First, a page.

Credit Card Refinancing vs. Debt Consolidation

For most consumers, there comes a point when paying off debt becomes a priority. It may take place after realizing the high cost of accruing interest on unpaid balances, or when feelings of overwhelm hit trying to manage several payments each month. Regardless of why paying off debt becomes a priority, the good news is that there are several smart ways to go about getting the job done.

Paying off debt is most often accomplished through credit card refinancing or debt consolidation. These two strategies differ from one another in several ways, making it necessary to understand how each works in practice.

Breaking Down Credit Card Refinancing

Credit card refinancing is a general term that describes the process of paying off credit card balances with another form of debt. In most cases, credit card refinancing involves a balance transfer. When refinancing credit card debt with a balance transfer, you use a new or current credit card with a balance transfer offer to pay off a remaining balance on a current, higher interest rate card. Balance transfers are often attractive because they have a zero or low interest rate, making them more cost-effective than standard interest rate cards. You can save a significant amount on interest charges when completing a balance transfer to refinancing credit card debt, but there are considerations to think through.

Weighing the Pros and Cons

Most balance transfers charge a balance transfer fee, ranging from 1 to 5% of the amount you transfer to the new card. Also, balance transfer offers are only set with a low or no interest rate for a short period, usually no longer than 18 months. During this time, no interest accrues on the balance transferred. However, as soon as the period ends, interest is charged and added to the remaining balance that is left unpaid. Because of the short timeframe of balance transfers, refinancing credit card debt with this strategy requires discipline and enough cash flow to make high monthly payments.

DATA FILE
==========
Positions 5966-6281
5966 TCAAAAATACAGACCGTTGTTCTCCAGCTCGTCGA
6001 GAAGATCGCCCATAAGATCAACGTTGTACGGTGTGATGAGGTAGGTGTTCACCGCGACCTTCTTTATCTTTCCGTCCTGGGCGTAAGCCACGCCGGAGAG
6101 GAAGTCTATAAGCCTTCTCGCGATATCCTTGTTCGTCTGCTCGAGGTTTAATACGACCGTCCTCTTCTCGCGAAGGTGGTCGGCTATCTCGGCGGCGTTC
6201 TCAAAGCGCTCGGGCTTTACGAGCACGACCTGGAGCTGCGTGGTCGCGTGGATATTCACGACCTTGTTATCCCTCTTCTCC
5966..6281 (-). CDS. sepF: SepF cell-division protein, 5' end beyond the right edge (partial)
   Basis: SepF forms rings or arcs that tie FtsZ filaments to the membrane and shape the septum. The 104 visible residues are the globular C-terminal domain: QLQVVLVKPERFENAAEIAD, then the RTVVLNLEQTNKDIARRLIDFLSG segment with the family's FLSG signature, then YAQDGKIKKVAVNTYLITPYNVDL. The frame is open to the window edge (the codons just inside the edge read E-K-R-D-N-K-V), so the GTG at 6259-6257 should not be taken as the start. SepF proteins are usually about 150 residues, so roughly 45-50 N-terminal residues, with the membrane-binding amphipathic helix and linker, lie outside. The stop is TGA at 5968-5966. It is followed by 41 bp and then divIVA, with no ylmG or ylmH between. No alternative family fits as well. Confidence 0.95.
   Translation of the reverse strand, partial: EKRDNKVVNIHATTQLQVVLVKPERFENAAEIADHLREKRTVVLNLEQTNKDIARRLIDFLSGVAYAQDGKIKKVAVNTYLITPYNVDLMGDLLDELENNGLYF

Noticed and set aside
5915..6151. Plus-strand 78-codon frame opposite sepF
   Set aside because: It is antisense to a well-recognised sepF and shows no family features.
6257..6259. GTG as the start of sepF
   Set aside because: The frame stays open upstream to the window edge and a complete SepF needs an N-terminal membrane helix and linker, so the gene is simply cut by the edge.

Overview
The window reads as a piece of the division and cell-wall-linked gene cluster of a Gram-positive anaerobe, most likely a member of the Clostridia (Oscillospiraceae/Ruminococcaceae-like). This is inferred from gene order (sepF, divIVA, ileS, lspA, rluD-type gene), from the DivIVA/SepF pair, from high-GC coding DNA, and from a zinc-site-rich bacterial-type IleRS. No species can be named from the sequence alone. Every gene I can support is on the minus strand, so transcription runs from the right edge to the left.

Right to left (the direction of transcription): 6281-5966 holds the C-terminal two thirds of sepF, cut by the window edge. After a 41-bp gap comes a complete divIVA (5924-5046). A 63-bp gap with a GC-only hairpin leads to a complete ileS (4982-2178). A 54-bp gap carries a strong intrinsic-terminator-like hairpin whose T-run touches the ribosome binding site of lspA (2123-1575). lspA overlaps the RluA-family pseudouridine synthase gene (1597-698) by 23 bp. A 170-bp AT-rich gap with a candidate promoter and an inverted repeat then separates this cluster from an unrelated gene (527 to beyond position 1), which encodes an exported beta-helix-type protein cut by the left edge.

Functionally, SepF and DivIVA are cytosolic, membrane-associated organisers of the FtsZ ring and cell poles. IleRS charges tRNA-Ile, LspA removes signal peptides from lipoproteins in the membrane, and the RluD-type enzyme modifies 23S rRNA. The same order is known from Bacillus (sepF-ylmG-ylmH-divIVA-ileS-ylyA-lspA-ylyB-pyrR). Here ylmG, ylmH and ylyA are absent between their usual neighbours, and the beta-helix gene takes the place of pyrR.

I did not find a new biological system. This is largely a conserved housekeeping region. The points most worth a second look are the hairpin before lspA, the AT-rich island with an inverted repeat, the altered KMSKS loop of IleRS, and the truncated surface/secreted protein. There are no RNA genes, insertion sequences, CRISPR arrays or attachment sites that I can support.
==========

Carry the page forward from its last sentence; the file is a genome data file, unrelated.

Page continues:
The Difference with Debt Consolidation

Debt consolidation is another common strategy used to pay off debt faster and more efficiently, but it differs from credit card refinancing with a balance transfer. With debt consolidation, you take out a fixed-interest loan from a lender and use the lump sum to pay off outstanding debts. This loan structure makes debt consolidation attractive to those who want to pay off multiple debts under a single monthly payment. Additionally, a debt consolidation loan may have a far lower interest rate than other debts, including standard credit cards. As with credit card refinancing, there are a few things to keep in mind.

Understanding Your Options

With debt consolidation, the interest rate offered on a new loan may not be much lower than the current interest rates paid on other debts. It can be difficult to qualify for the lowest possible interest rate, especially if you have credit issues like late payments, collection accounts, or other negative marks on your credit report. Also, debt consolidation loans often have an extended repayment term compared to credit card refinancing. Lenders offer loans with terms ranging from one to seven years, which can make the debt payoff process far longer. However, the longer the repayment term, the lower the monthly payment.

Which is Right for You?

Determining which debt repayment plan works best for you comes down to a few deciding factors. First, if you are confident you can repay the debt in full during a balance transfer period when the interest isn’t accruing, a credit card refinance may be the best choice for you. However, a debt consolidation loan may be a better option if you want a longer period to repay without the concern of additional interest charges in the future.

For both credit card refinancing and a debt consolidation loan, you have one big perk working in your favor. When you pay off a maxed out credit card through either strategy, you are immediately making that credit line available for new purchases. That doesn’t mean you should max it out again. What it does mean is that your credit score is likely to go up quickly. Even though you owe the same amount, you have a lower credit utilization ratio when you take this step. Both credit card refinancing and debt consolidation benefit you in the form of a higher credit score over time because of this.

The Bottom Line

These factors should drive your choice in whether a credit card refinance or a quick debt consolidation loan is the right choice for you. It is also necessary to review the expenses associated with each, including balance transfer fees, loan origination or funding fees, and the interest rate charged on the loan. Be sure to weigh these expenses against the benefits of your debt repayment strategy before making a decision.

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